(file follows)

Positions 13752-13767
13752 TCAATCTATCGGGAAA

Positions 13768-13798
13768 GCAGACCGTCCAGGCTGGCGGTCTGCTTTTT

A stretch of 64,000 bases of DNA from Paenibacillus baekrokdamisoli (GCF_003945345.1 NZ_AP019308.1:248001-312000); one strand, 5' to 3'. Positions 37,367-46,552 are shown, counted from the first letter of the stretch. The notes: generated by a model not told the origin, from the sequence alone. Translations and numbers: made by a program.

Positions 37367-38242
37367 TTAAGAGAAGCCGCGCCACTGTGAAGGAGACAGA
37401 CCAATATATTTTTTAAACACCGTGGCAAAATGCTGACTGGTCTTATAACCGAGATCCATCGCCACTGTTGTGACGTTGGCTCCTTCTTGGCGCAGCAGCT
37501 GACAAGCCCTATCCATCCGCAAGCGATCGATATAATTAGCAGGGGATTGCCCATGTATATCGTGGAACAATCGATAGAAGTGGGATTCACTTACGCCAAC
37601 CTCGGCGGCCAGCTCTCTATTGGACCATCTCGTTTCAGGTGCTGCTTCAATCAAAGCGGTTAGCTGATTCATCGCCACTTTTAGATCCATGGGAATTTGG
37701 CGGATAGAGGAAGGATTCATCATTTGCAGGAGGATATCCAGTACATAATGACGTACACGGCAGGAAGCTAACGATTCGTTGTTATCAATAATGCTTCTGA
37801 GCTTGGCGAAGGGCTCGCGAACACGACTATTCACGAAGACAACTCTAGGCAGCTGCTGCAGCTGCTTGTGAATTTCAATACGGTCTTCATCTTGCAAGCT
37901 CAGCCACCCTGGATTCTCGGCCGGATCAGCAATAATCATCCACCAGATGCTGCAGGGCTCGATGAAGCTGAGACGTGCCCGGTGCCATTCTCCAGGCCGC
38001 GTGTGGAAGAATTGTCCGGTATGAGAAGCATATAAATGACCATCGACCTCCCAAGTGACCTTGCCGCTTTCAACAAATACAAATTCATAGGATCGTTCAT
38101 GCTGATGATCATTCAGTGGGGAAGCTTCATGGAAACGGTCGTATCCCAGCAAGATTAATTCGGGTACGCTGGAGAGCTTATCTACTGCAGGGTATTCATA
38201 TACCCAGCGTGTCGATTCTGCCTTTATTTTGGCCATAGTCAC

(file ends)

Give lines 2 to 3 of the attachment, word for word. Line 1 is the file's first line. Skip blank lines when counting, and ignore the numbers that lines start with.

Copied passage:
13752 TCAATCTATCGGGAAA

Positions 13768-13798